Stars, galaxies and nebulas dot the skies over the European Southern Observatory's La Silla Paranal Observatory in Chile, in a picture released on Jan. 7. This image also shows three of the four movable units that feed light into the Very Large Telescope Interferometer, the world's most advanced optical instrument. Combining to form one larger telescope, they are greater than the sum of their parts: They reveal details that would otherwise be visible only through a telescope as large as the distance between them. (Y. Beletsky / ESO) Back to slideshow navigation
  2. A balloon's view

    Cameras captured the Grandville High School RoboDawgs' balloon floating through Earth's upper atmosphere during its ascent on Dec. 28, 2013. The Grandville RoboDawgs’ first winter balloon launch reached an estimated altitude of 130,000 feet, or about 25 miles, according to coaches Mike Evele and Doug Hepfer. It skyrocketed past the team’s previous 100,000-feet record set in June. The RoboDawgs started with just one robotics team in 1998, but they've grown to support more than 30 teams at public schools in Grandville, Mich. (Kyle Moroney / AP) Back to slideshow navigation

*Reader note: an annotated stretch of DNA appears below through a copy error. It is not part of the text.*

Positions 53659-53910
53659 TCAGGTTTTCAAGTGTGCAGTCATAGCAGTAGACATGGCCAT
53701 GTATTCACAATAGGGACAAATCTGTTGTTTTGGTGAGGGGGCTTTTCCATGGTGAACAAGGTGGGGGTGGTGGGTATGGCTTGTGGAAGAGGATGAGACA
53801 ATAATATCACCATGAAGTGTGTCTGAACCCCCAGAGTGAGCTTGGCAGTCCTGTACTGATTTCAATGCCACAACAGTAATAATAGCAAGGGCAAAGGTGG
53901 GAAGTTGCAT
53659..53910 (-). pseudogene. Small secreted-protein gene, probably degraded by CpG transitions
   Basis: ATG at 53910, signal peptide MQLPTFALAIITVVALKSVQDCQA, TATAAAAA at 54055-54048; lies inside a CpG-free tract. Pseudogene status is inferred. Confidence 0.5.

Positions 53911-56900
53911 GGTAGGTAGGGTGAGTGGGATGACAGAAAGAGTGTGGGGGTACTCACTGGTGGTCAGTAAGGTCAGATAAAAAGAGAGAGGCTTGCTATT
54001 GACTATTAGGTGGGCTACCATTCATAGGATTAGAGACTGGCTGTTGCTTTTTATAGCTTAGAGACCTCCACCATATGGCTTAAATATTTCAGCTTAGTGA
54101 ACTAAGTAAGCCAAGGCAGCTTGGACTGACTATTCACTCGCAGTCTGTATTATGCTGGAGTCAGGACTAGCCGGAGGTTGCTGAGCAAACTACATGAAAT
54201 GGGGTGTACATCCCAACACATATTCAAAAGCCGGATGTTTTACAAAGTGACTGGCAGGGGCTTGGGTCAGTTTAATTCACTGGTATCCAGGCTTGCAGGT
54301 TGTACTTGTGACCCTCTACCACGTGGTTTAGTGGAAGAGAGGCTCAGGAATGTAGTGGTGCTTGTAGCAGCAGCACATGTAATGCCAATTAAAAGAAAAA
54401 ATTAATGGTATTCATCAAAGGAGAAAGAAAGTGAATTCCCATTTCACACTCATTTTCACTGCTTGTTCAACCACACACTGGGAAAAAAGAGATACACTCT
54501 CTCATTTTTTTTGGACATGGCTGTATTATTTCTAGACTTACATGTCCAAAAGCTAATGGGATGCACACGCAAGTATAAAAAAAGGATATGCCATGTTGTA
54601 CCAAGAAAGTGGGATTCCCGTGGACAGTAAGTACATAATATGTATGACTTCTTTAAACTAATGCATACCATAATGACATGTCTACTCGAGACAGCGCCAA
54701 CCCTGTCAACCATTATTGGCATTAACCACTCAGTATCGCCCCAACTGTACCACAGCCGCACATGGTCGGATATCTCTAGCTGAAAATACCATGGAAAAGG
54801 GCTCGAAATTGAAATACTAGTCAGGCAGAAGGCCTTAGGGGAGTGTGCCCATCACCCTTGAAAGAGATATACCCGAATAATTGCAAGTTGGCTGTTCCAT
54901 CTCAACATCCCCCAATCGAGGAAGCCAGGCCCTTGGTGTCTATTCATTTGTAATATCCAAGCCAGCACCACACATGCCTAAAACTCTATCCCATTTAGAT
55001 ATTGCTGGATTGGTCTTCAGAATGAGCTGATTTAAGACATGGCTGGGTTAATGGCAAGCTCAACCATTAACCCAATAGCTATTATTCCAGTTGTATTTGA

3. Spacemen at work

    Russian cosmonauts Oleg Kotov, right, and Sergey Ryazanskiy perform maintenance on the International Space Station on Jan. 27. During the six-hour, eight-minute spacewalk, Kotov and Ryazanskiy completed the installation of a pair of high-fidelity cameras that experienced connectivity issues during a Dec. 27 spacewalk. The cosmonauts also retrieved scientific gear outside the station's Russian segment. (NASA) Back to slideshow navigation
  4. Special delivery

    The International Space Station's Canadian-built robotic arm moves toward Orbital Sciences Corp.'s Cygnus autonomous cargo craft as it approaches the station for a Jan. 12 delivery. The mountains below are the southwestern Alps. (NASA) Back to slideshow navigation
  5. Accidental art